The extraordinary story of the Jewish ex-servicemen fighting fascism in post-war Britain
Returning to civilian life, at the close of the Second World War, a group of Jewish veterans discovered that, for all their effort and sacrifice, their fight was not yet done. Creeping back onto the streets were Britain’s homegrown fascists, directed from the shadows by Sir Oswald Mosley. Horrified that the authorities refused to act, forty-three Jewish exservicemen and women resolved to take matters into their own hands. In 1946, they founded the 43 Group and let it be known that they were willing to stop the far-right resurgence by any means necessary.
Their numbers quickly swelled. Joining the battlehardened ex-servicemen in smashing up fascist meetings were younger Jews, including hairdresser Vidal Sassoon, and gentiles as well, some of whom volunteered to infiltrate fascist organisations. The Group published its own newspaper, conducted covert operations, and was able to muster a powerful force of hundreds of fighters who quickly turned fascist street meetings into mass brawls. The struggle peaked in the summer of 1947 with the Battle of Ridley Road, where thousands descended on the Hackney market to participate in weekly riots.
The history of the 43 Group is not just a gripping story of a forgotten moment in Britain’s post-war history; it is also a timely lesson in how to confront fascism—and how to win.
What People Are Saying
“A great reminder of a post-war resistance to fascism amongst Jewish Londoners. It’s a little-known story as it tends to get hidden behind the pre-war appearance of Oswald Mosley and the British Union of Fascists but, as we read here, Mosley wasn’t finished with his Jew-baiting. My own grandparents lived two hundred yards from the scene of action of most of this book and reading it brought it all to life for me.” Michael Rosen, author of So They Call You Pisher!
“Brilliant, compelling and very timely. This is the sort of history we should all know about, especially in these troubled times, but were never taught at school.” Keith Lowe, author of The Fear and the Freedom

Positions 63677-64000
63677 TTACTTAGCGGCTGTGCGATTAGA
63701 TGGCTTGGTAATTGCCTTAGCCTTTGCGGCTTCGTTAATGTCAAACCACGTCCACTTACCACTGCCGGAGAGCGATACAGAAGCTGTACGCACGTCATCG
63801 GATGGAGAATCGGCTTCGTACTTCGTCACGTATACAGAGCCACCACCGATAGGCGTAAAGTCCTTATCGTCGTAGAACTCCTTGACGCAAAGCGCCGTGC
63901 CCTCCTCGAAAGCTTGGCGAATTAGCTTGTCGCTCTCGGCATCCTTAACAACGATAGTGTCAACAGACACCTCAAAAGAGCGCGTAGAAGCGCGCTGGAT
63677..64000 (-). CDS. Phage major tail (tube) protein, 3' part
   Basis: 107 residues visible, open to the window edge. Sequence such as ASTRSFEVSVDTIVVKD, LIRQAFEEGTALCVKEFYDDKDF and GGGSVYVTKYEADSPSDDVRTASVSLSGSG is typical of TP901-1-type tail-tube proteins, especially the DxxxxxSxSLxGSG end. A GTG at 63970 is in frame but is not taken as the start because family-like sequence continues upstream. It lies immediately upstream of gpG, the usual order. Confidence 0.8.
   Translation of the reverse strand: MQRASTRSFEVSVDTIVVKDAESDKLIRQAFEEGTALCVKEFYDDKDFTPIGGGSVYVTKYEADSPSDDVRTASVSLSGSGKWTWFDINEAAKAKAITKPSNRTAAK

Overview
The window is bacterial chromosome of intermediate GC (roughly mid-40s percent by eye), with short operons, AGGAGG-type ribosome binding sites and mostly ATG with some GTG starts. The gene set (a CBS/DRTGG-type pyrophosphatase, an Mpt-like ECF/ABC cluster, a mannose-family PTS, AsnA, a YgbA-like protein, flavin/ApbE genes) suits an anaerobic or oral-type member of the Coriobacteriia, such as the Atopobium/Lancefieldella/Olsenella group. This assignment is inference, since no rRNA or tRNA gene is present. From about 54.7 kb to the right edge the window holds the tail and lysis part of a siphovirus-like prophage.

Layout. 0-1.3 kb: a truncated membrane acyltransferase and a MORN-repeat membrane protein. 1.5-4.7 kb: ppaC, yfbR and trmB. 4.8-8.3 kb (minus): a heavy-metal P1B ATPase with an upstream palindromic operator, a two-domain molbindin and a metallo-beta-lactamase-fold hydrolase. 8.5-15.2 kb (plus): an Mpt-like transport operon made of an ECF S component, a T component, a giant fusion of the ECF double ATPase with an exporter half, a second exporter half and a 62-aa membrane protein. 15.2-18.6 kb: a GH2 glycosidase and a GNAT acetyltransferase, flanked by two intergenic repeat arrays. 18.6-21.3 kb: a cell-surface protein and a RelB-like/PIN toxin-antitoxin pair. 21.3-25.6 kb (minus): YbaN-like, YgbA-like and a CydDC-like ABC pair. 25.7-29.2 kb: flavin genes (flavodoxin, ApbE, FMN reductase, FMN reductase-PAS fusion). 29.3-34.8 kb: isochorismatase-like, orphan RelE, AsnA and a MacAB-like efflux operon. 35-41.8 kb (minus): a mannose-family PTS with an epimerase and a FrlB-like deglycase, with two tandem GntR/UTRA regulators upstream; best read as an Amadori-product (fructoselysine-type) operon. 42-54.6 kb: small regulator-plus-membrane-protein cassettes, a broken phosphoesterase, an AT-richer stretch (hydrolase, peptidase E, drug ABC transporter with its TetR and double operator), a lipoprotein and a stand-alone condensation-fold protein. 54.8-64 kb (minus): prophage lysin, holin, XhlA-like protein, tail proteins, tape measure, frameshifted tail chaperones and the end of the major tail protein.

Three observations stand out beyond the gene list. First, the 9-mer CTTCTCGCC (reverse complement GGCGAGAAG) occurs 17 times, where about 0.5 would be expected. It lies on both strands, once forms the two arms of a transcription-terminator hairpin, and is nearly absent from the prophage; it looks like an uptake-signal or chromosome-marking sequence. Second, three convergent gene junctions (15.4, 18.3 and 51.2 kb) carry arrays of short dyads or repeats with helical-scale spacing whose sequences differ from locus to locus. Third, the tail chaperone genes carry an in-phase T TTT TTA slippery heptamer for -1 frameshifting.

“Inspiring … the fundamental questions it raises have yet to disappear from our political landscape.” Daniel Trilling, Guardian
“A new, comprehensive history of the group.” Economist
“Sonabend’s debut brilliantly chronicles the 43 Group’s lightning-fast progress from a homespun organization with a handful of Jewish ex-servicemen … to a surprisingly sophisticated one with up to 2,000 members and intelligence and surveillance branches.” Haaretz
“The 43 Group’s extraordinary resilience and bravery deserve to be far more widely appreciated.” Morning Star
“Daniel Sonabend brilliantly captures … a tale of often bloody, and occasionally terrifying ‘organized chaos.’” Times of Israel
“Sonabend combines academic rigour with an easy, readable style, all of which helps to throw into sharp relief the difficult questions the story raises.” New Statesman
“Sonabend delights in these madcap tales of the 43 Group’s violent confrontations with their fascist opponents and the ways the members managed to elude the (sometimes-fascist-sympathizing) police.” Mari Cohen, Jewish Currents
“A timely book … Sonabend deserves credit for resurrecting this story.” Literary Review
“This important book is not simply a trip down memory lane, but a warning from history. It should be mandatory for those who do not see themselves as bystanders.” Jewish Chronicle
“Thrilling … full of unforgettable characters, clandestine activities, deception, surveillance and more than a few full-blooded street brawls … A must read for all antifascists.” Hope Not Hate
“Not for the politically faint-hearted, have a milk shake handy whilst reading.” Counterfire
“Sonabend rescues the ‘43 Group’ from … obscurity … a victory.” Chartist
“Readable and well-researched … a timely reminder that militant anti-fascism not only has deep historical roots but can also be an effective bulwark against the extreme right.” Patterns of Prejudice Journal